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It’s been nearly a month since my first visit to Kehinde Wiley: A New Republic at the Brooklyn Museum, and I am still moved by the memory of what I saw there. With an impressive level of technical skill (the kind that doesn’t inspire the layman to paint, but instead inspires him to wonder “Why should I bother when this exists?”) Wiley subverts the familiar to create something extraordinary.
Brooklyn Museum visitors have seen the subjects of Wiley’s paintings and sculptures — black and brown men and women — on the street, on the subway, next door. And they’ve seen regal busts, triumphant depictions of soldiers on horseback, and saints memorialized in stained glass at any number of museums. But here, at the Brooklyn Museum, the combination of urban subject and Old World European style is unlike anything most of us have seen before.
Kehinde Wiley: A New Republic features works from several different series from throughout Wiley’s 14-year career. There are paintings from the long-running The World Stage series, in which subjects from Israel, Haiti, India, and other countries appear on splashy backdrops inspired by the local landscape, as well as works from the more recent An Economy of Grace, Wiley’s first series featuring women, in which subjects plucked from the streets of Harlem pose in Givenchy couture.
As I walked through the exhibition, I was struck first by the size of the portraits — many are massive — and, upon closer examination, by the deliberate changes Wiley makes from the historical pieces on which most of the works are based.
In my favorite, Femme piquée par un serpent, an African American man in a hoodie and low-slung jeans reclines and contorts so that we see both his face and the back of his body, just as the female subject of Auguste Clésinger’s 1847 sculpture of the same name does as she writhes (in the throes of death, some say) as a result of a poisonous snakebite.
On the 25 feet of canvas, Wiley has not only switched out a man for a woman, black for white, but where the eroticism in the sculpture stems from the woman’s contorted, nude form, in Wiley’s painting, it comes from the man’s exposed Hanes underwear and open eyes that challenge the viewer to return their gaze. It is these displays of powerful vulnerability, repeated throughout the exhibition, that force the viewer to consider the role of the black man not in art, but in our society at large, at a time when these considerations occupy the forefront of the collective consciousness.
Yet, the way black bodies, those of both men and women, are represented in art cannot be ignored when viewing the works of Kehinde Wiley’s New Republic. Seeing them as arranged in the museum — first as busts and stained glass “paintings,” followed by large-scale portraits, and finally a room filled with small, wooden panel portraits modeled after 15th century Hans Memling paintings — I was reminded of all of the other busts, stained glass, grandiose portraits, and 15th century wooden panels I had seen in my lifetime as a museum-going person, and especially of all of the white faces that had appeared in these lauded works of art. Observing children observing the art at the Brooklyn Museum the day I visited, I wondered how the world might be different if they — and I — had always been able to see black faces on the walls of hallowed museum halls.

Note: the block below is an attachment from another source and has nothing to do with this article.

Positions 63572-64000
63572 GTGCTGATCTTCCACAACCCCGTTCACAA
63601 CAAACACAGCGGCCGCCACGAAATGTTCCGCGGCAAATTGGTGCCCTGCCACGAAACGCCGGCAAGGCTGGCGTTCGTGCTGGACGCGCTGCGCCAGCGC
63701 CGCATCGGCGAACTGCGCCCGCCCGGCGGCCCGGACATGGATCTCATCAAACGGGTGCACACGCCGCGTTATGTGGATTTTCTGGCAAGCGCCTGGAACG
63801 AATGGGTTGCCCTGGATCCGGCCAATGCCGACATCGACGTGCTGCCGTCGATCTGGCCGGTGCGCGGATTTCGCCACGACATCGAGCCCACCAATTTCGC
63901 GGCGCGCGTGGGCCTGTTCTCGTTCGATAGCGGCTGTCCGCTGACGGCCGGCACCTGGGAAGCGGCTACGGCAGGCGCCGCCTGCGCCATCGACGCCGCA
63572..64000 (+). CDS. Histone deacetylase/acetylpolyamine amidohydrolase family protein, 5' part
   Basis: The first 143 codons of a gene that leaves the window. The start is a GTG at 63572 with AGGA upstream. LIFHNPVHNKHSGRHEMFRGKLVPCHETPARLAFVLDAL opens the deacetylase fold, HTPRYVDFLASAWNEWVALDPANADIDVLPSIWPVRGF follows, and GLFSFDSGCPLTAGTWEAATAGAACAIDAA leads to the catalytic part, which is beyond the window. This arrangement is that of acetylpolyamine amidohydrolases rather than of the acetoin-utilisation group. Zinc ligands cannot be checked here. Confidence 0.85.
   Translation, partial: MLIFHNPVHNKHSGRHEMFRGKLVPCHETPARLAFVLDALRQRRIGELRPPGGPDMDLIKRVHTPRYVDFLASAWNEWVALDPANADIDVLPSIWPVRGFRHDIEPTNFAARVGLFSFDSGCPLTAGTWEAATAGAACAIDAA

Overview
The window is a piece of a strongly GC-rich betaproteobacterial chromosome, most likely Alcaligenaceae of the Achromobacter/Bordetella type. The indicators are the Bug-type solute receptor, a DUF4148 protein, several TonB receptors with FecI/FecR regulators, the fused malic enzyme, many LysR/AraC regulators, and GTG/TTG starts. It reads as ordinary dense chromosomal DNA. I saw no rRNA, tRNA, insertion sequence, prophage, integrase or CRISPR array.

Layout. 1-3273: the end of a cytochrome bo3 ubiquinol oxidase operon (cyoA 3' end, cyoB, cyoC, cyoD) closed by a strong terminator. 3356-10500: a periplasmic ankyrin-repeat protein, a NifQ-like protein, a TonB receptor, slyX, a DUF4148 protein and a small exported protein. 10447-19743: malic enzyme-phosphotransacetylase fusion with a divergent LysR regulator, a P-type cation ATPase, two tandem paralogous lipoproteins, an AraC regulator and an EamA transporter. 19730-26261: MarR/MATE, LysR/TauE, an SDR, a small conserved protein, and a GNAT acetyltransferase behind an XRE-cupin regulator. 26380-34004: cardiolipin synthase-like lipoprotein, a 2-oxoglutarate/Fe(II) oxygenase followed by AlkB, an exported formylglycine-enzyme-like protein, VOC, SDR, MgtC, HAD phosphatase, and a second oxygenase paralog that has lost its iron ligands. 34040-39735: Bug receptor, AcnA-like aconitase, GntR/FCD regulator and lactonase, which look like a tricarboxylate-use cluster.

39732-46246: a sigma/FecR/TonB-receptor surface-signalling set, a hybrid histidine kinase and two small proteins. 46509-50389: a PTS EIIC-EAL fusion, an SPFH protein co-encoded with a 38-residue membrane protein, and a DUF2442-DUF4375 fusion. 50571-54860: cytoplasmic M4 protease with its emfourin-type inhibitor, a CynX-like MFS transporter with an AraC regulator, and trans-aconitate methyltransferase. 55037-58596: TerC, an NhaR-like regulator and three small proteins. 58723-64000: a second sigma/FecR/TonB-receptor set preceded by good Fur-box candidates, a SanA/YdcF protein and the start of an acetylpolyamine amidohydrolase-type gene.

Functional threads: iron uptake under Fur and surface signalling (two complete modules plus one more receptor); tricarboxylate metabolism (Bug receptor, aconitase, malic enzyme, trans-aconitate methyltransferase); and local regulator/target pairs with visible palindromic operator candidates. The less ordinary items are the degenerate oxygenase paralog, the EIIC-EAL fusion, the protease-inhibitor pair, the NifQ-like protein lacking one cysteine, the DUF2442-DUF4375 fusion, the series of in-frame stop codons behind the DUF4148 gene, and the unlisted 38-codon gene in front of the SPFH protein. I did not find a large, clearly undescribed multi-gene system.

As a child and Philadelphia Museum of Art member, I shared a hobby with Degas dancers, but the only faces remotely like mine and many of my family members’ and classmates’ were those of Gauguin’s exoticized natives. Today, at the Brooklyn Museum, black and brown people in their street clothes are unquestionably works of art, just as worthy of representation as their European predecessors, depicted with a technical skill no one can deny.
In Wiley’s New Republic, a black man in Timberland boots replaces Napoleon riding into battle; Wiley’s Judith is an African American woman brandishing the head of a white woman, not Holofernes; and Michael Jackson appears more regal than King Phillip II in his equestrian portrait. This is appropriation I can get behind.
Those with an extensive knowledge of art history may be best prepared to pick up on the cleverest parallels between Wiley’s works and the ones that served as their inspiration, but simply seeing these subjects as they assume the positions of “the former bosses of the Old World,” as Wiley puts it, in this time and place will have a profound impact on anyone. And like the best art — Clésinger’s controversial statue, the Masters’ depictions of Judith, the Memlins — Kehinde Wiley: A New Republic stays with you.
Monica Burton is a freelance writer and editor based in Brooklyn, New York. She studied journalism at New York University. Her work has appeared on NYMag and Newsweek, among others.